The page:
NCSC Reports First Decrease in Cybercrime Activity in Six Years

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For the first time in six years, the UK’s National Cyber Security Centre (NCSC) reported a decline in cybercrime activity. Based on their latest annual Active Cyber Defence (ACD) report, the NCSC dismantled 1.8 million nefarious campaigns and deactivated 2.4 million malicious URLs in 2022, marking a 33% and 22.5% reduction from 2021, respectively.

Since the inception of its ACD reports in 2017, each year had shown an escalation in takedowns until now. The substantial decrease is primarily attributable to fewer shutdowns of extortion mail servers and cryptocurrency investment scams. In 2022, the number of dismantled extortion mail servers plunged to 528,000 from a staggering 1,867,439 in the previous year, while the takedowns of cryptocurrency investment scams decreased to 459,278 from 610,621.

The NCSC, a division of GCHQ, refrained from providing a concrete explanation for the decrease in takedowns. An examination of the data on a campaign-by-campaign basis yields inconsistent conclusions. While the frequency of certain attacks, such as extortion mail servers, has decreased, others, such as malware-associated URL takedowns, have skyrocketed.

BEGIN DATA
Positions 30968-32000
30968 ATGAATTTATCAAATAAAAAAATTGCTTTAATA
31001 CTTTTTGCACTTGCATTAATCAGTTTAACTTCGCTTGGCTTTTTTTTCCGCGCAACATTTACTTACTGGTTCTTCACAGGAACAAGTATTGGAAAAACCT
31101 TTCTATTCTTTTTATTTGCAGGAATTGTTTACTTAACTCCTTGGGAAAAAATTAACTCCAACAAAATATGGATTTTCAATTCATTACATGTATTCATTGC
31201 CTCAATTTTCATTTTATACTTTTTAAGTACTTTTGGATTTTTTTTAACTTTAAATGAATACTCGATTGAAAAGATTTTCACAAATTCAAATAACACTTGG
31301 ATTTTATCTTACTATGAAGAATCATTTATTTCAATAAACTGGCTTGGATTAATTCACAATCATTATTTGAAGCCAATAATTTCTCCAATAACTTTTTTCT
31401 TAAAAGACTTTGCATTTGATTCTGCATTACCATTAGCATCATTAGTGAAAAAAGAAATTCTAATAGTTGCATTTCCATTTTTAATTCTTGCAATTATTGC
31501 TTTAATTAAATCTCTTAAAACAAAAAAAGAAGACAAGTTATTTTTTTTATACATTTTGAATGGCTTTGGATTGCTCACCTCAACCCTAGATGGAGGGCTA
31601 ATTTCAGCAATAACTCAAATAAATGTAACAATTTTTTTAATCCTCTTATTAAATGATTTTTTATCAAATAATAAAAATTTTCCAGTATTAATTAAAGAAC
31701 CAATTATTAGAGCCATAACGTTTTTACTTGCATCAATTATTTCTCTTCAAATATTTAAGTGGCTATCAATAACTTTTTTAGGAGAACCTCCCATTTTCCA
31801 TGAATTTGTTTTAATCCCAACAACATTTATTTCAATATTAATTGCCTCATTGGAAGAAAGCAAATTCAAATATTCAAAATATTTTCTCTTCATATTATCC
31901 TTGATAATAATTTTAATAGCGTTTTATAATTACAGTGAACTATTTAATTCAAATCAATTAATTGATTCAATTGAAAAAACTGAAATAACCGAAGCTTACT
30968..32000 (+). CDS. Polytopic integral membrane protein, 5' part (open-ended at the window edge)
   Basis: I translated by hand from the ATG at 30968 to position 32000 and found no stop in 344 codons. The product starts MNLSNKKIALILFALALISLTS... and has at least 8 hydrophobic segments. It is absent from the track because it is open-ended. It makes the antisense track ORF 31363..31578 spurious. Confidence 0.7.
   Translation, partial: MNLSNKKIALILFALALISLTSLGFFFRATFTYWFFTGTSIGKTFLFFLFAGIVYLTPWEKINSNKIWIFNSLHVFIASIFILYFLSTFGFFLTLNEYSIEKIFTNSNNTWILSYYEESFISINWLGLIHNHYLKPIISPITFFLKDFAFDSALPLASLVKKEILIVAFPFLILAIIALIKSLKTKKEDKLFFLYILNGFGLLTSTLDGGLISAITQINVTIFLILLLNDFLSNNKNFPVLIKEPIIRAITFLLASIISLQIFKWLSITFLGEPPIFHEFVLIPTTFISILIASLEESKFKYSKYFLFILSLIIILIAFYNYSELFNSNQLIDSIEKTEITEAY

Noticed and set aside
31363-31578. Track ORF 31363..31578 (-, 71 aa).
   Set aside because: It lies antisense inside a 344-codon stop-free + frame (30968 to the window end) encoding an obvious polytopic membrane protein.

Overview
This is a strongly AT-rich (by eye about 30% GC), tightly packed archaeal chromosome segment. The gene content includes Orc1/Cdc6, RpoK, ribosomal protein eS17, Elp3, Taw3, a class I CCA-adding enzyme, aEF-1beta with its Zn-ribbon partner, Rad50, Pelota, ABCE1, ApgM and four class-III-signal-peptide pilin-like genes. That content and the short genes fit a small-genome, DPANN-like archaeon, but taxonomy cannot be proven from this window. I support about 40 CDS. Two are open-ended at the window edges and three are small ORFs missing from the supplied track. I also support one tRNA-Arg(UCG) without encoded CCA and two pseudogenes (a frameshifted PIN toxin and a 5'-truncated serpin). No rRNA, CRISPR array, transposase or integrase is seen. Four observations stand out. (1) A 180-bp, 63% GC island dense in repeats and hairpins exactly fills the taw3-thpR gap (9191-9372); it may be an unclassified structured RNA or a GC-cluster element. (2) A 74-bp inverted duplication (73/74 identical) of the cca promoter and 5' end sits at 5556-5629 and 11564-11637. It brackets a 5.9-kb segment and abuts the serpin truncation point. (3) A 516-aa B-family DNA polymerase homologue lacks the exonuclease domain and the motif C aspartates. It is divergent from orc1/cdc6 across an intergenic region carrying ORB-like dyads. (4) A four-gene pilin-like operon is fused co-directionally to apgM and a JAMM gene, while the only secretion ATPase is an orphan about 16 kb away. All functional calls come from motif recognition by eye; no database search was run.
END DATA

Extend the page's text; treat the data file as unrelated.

The most notable increases were in the takedowns of malware infrastructure URLs, which escalated to 18,337 in 2022 from 5,270 in 2021, and web-inject malware URLs, which climbed to 6,287 from 1,466 over the same period.

One plausible reason for the decrease in takedowns is the relatively short lifetimes of the campaigns. According to the ACD report, the median availability of mail servers and cryptocurrency investment scams is 25.5 and one hour, respectively. In comparison, the next top five attack types have a combined median availability of 56.29 hours.

The ACD report also indicates a 25% reduction in UK-hosted attacks. Despite phishing attacks remaining prevalent, the number of these attacks dropped significantly from 113,457 in 2021 to 77,471 in 2022, and their median availability fell from ten to seven hours.

The report further included brute force attacks, reporting 40,890 takedowns since the ACD started using honeypots in August 2022. The most takedowns occurred through the SSH protocol, with over 32,000 recorded from August to December 2022, followed by RDP, WordPress, and Exchange.

The ACD’s Takedown service, designed to identify and remove malicious sites before they cause significant harm, focuses on threats that could severely affect UK interests. Initially developed for UK government organizations, the service has expanded to cover a wider range of users over the years. Notably, it started tackling cryptocurrency investment scams in 2020, reaching a peak in January 2021, followed by a consistent downward trend into December 2022.

Source: ITPro.

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